Yes, another Alexa hack. While this attack vector is now closed the fundamental problem remains. Alexa is very hackable.
Check Point research revealed the Alexa hack after responsibly reporting it to Amazon that fixed the issue. But as we have said on numerous occasions, programmers write quick code, reuse massive API libraries and get it out there.
Security is never the prime consideration unless you are a security company like Check Point.
Who knows how long poor coding and security made it simple for hackers to take over an Alexa device and control connected IoT products, eavesdrop on conversations and steal personal data. The Alexa Hack only requires a single click on a malicious link.
These Alexa Hack vulnerabilities allowed an attacker to:
Silently install skills (apps) on a user’s Alexa account
Get a list of all installed skills on the user’s Alexa account
Silently remove an installed skill
Get the victim’s voice history with their Alexa
Get the victim’s personal information
These exploits combined allowed an attacker to remove/install skills on the victim’s Alexa account, access their voice history and acquire personal information through skill interaction when the user invokes the installed skill.
Successful exploitation required just one click on an Amazon link that has been specially crafted by the attacker. At this time, only Amazon could determine the extent of this exploitation, and it is not talking.
Alexa Hack target?
It is not just Alexa although Amazon’s success with securing its other products like Ring (here and here) has been abysmal. Its that there are 200+ million Alexa devices in the wild and potentially billions of connected IoT devices. The problem stems from the fact that anyone can write an Alexa skill and distribute it via the Amazon Skill Store. This has far lower site security that Google Play or Apple Store.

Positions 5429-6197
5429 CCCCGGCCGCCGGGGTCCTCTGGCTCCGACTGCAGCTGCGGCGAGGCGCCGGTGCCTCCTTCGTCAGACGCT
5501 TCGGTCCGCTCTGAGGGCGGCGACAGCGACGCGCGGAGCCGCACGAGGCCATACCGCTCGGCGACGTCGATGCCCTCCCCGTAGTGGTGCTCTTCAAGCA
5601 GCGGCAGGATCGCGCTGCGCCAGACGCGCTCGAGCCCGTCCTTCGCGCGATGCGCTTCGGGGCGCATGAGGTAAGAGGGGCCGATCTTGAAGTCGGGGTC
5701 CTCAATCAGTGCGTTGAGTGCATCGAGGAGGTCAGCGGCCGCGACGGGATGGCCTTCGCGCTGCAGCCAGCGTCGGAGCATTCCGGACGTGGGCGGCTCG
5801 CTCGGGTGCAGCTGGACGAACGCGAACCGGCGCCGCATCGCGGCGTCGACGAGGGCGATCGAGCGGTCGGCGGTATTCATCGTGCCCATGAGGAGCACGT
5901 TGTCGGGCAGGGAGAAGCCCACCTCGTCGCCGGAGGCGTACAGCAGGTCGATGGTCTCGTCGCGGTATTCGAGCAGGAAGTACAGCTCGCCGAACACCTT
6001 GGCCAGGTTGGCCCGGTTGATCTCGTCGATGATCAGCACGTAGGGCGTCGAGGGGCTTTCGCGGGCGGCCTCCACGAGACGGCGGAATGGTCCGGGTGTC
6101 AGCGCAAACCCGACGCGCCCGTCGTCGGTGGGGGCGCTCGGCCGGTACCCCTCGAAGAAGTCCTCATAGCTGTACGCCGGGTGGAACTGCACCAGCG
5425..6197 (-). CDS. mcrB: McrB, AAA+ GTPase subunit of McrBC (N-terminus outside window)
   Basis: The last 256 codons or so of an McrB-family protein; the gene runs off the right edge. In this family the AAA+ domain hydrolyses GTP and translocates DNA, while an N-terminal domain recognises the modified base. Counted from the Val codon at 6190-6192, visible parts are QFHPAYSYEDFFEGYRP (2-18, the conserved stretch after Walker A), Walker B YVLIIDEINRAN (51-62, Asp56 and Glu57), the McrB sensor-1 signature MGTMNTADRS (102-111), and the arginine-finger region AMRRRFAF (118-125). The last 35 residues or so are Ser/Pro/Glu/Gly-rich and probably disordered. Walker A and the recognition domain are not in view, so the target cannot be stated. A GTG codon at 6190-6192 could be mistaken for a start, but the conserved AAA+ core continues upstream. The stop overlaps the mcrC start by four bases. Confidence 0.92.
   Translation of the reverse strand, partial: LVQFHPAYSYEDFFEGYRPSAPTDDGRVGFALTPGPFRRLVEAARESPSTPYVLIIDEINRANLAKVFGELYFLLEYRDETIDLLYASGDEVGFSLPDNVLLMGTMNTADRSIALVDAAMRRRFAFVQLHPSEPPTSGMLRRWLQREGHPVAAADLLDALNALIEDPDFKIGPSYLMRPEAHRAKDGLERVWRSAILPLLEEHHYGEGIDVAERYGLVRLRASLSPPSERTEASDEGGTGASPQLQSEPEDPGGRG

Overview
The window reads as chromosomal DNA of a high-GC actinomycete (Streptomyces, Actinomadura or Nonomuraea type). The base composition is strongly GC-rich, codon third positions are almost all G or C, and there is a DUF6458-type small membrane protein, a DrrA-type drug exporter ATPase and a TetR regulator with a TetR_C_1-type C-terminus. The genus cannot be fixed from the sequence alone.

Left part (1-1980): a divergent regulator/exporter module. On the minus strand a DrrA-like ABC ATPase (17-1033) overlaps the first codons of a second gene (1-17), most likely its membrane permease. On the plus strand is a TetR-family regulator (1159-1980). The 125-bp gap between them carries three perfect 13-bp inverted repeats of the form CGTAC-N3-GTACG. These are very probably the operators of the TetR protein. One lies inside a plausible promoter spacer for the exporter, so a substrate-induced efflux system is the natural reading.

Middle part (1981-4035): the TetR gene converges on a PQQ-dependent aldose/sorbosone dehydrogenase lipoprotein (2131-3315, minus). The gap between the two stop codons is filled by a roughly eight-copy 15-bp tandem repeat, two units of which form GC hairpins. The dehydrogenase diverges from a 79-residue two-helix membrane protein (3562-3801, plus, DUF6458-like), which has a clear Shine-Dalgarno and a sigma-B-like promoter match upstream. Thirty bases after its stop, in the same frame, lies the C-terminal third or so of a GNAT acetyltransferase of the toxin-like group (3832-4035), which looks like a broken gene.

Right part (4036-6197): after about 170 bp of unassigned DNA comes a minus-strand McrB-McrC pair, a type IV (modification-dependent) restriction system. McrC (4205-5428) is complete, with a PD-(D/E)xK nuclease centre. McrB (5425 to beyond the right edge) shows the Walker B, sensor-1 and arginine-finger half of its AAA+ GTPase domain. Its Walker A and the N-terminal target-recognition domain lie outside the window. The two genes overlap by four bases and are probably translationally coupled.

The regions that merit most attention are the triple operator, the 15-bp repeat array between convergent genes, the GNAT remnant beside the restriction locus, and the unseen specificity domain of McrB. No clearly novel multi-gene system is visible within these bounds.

There are over 100,000 Alexa skills are covering 9500 brands and IoT devices. But the reality is that many are useless or poorly written. Counterpoint has shown that the Alexa skills are yet another attack vector that can’t be countered by Anti-Virus or Malware software.
Check Point says that users must limit the number of skills they install in Alexa to well-known ones from major brands. That next cute cat purring skill could empty your bank account.
Oded Vanunu, Head of Products Vulnerabilities Research at Check Point
“Smart speakers and virtual assistants are so commonplace. It is easy to overlook just how much personal data they hold and their role in controlling other smart devices in our homes. But hackers see them as entry points into peoples’ lives. It allows them to access data, eavesdrop on conversations or conduct other malicious actions without the owner being aware.
Check Point conducted this research to highlight how securing these devices is critical to maintaining users’ privacy.
Alexa has concerned us for a while now, given its ubiquity and connection to IoT devices. It’s these mega digital platforms that can hurt us the most. Therefore, their security levels are of crucial importance.